Zimbabwe – Hundreds Displaced as Flood Threat Continues

Zimbabwe continues to be plagued by the threat of heavy rain and flooding in the wake of the passage of Tropical Cyclone Dineo across southeastern Africa in the week of 16 to 20 February 2017.

Hundreds of people have been displaced from their homes in Tsholotsho District in Matabeleland North. Many southern parts of the Zimbabwe recorded further heavy rain from 26 February.

Civil Protection Zimbabwe say that at least 115 people have died in floods in the country since October 2016.

Southern Areas on High Alert

The Minister of Local Government, Public Works and National Housing, Saviour Kasukuwere said at a press conference in the capital, Harare, on 28 February that most southern parts of the Zimbabwe, namely Matabeleland South, Masvingo, Manicaland and some parts of Midlands were still receiving downpours in excess of 100mm (4”) per day. He called on communities to avoid taking risks and to be on high alert as more rivers and dams continue to overflow.

One person has reportedly been killed by a landslide in Bikita in Mashonaland West, and hundreds have been marooned by flooded rivers.

“A number of communities have been marooned and more are likely to be marooned as the rainfall is expected to be sustained for the rest of the season,” he said.

Marooned Students

School hostels at Lundi Mission High School in the Mwenezi District of Masvingo, were flooded and some students became extremely distressed. District Administrator Ms Rosemary Chingwe said the alarm had been raised with the Air Force of Zimbabwe (AFZ).

“The situation at the school is desperate because all the affected 270 girls and some teachers are staying in a church which is too small to accommodate them (and) some of the students are getting hysterical,” Chingwe said.

Calls for State of Emergency

The Ministry of Environment, Water and Climate has recommended that a state of emergency/disaster be declared in the affected provinces. This call was echoed by Benedict Sibasa, secretary general of the human rights group Matabeleland Institute for Human Rights (MIHR). “The Institute also calls on members of the House of Assembly and Senators from Matabeleland to push for an urgent motion to urge the President to make this decision,” Sibasa said.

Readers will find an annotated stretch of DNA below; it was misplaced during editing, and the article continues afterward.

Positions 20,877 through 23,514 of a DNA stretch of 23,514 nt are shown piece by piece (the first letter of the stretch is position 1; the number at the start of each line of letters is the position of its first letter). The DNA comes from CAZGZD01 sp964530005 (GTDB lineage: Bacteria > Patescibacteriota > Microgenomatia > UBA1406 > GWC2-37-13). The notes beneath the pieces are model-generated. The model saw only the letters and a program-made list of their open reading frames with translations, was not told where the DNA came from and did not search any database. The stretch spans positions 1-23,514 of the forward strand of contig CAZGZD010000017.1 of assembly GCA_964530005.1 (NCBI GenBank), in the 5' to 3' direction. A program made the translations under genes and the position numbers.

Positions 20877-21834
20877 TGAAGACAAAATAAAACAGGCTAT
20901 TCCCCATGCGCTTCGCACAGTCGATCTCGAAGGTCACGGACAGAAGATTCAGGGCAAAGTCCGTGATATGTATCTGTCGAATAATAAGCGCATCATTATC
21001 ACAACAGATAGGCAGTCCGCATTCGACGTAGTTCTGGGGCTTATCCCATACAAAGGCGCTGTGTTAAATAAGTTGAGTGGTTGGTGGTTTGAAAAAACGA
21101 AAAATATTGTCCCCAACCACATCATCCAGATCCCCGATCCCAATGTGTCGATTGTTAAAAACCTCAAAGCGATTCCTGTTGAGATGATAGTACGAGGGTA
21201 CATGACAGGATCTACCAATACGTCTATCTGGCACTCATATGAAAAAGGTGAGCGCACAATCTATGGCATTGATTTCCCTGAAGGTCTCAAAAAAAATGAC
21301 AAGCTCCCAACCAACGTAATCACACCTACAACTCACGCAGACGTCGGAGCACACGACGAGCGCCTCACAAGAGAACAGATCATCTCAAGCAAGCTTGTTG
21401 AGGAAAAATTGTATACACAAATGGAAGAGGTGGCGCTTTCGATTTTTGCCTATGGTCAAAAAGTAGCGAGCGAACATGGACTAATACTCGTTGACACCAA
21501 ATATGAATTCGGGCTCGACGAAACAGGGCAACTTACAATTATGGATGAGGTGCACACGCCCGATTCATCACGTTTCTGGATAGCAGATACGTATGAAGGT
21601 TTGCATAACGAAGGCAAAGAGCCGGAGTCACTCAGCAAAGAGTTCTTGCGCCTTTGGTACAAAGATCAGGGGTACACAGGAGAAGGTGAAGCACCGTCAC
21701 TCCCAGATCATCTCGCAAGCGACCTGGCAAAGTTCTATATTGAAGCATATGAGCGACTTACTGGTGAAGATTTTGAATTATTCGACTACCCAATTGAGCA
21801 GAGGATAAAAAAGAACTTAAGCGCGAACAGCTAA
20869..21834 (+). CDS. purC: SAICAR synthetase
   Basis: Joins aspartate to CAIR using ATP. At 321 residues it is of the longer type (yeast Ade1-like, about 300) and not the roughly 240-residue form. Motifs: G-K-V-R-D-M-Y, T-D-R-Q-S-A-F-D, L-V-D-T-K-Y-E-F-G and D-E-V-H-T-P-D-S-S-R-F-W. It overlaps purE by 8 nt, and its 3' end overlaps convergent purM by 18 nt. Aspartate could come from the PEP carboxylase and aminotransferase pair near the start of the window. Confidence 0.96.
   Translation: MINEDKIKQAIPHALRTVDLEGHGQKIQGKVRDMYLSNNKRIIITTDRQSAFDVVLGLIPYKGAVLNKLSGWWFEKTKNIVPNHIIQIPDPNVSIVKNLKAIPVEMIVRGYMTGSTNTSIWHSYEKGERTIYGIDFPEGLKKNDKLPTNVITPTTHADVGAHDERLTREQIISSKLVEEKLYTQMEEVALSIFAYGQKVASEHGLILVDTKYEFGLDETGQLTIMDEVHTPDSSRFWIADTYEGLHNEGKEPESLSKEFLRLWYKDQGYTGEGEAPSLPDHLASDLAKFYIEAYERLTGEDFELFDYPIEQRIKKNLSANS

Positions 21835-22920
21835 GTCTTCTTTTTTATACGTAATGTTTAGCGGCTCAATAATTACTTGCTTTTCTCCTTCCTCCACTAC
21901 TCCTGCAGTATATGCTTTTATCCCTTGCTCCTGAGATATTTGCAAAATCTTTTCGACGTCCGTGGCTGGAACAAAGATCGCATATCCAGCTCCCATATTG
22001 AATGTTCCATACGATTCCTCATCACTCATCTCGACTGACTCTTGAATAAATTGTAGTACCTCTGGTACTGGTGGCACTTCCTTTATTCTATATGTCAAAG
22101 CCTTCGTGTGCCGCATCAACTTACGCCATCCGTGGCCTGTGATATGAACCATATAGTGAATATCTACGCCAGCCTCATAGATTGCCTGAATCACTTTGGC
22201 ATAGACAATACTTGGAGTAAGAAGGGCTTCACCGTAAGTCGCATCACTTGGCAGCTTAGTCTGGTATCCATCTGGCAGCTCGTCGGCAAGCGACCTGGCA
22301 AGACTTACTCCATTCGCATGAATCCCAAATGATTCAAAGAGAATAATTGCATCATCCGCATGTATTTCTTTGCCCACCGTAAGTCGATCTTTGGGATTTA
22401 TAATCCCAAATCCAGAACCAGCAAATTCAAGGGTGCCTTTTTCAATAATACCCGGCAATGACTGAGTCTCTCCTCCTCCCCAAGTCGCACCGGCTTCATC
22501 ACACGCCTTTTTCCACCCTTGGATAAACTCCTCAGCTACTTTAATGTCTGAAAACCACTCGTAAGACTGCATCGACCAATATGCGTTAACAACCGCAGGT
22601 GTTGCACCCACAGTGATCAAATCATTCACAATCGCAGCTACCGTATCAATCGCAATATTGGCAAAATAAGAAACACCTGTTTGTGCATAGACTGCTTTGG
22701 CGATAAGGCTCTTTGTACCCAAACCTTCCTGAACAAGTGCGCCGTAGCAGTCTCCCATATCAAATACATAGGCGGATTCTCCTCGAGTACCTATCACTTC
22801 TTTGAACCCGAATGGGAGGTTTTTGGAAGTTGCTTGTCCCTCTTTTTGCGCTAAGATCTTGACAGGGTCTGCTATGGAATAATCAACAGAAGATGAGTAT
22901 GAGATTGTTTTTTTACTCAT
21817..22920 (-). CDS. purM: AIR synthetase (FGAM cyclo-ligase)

Tsholotsho District Worst Affected

According to a report by Civil Protection Zimbabwe, one of the areas worst affected by Dineo was Tsholotsho District in Matabeleland North, where the Gwayi River and its tributaries burst their banks, inundating homes, fields, schools and infrastructure, and sweeping away livestock. A total of 859 people, of whom 460 are children, had been given emergency shelter at the Sipepa Rural Health Centre, while another 100 people had yet to be relocated, out of a total of 1,500 people at high risk. A further 6,000 people were considered to be at medium to high risk.

There are 190 families at Sipepa Rural Health Centre, but with tents only available for the accommodation of 42 households. Some tents have been erected at the Sipepa Secondary School as a semi-boarding facility for schoolchildren. 150 fleece blankets were donated and made available for the children.

Tsholotsho had received 72mm (2.8”) of rainfall during a 24-hour period in the course of Tropical Depression ex-Dineo’s passage along the border between Zimbabwe and South Africa, while 72mm had also been recorded in Bulawayo and 100mm (4”) in Matopos. The Meteorological Services Department of Zimbabwe has forecast heavy rains in the coming ten days, and concern exists regarding the possible outbreak of communicable diseases owing to overcrowded conditions. The clinic lacks the resources that it needs to support hygiene and health promotion interventions.

In addition, 60% of the crops planted in the flooded areas during the January planting window have been affected by water-logging, although it may be possible to harvest crops planted earlier in the season at lower yields than usual. Loss of livelihood and displacement has led to high levels of food insecurity, with affected households relying solely on food programmes and donations.

Emergency Assistance Shortfall

Emergency assistance for the community, including water supply, food, medical and educational requirements is estimated at approximately US$316,000, of which only US$31,000 is available, leaving a shortfall of approximately US$285,000.

Summary of Extreme Weather Impacts in Zimbabwe: October 2016 to 22 February 2017

Figures according to a report of 27 February, 2017, by Civil Protection Zimbabwe.

  • No. of schools affected: 71
  • No. of affected health institutions: 5
  • Total no. of homeless families: 635
  • Total no. of homesteads affected/damaged: 1,936
  • No, of deaths due to lightning strikes: 12 deaths, 106 injured
  • No. of drowning: 115
  • No. of breached walls of small dams: 71
  • Number of marooned: 593 and 40 rescued, 3 drowned
  • No. of affected livestock: 64+ cattle, 137+ goats, 41+ donkeys, 2,073+ chickens

Photos of the Floods in Tsholotsho District

Floods in Tsholotsho, Zimbabwe, February 2017. Photo: Hon S Kasukuwere
Floods in Tsholotsho, Zimbabwe, February 2017. Photo: Hon S Kasukuwere

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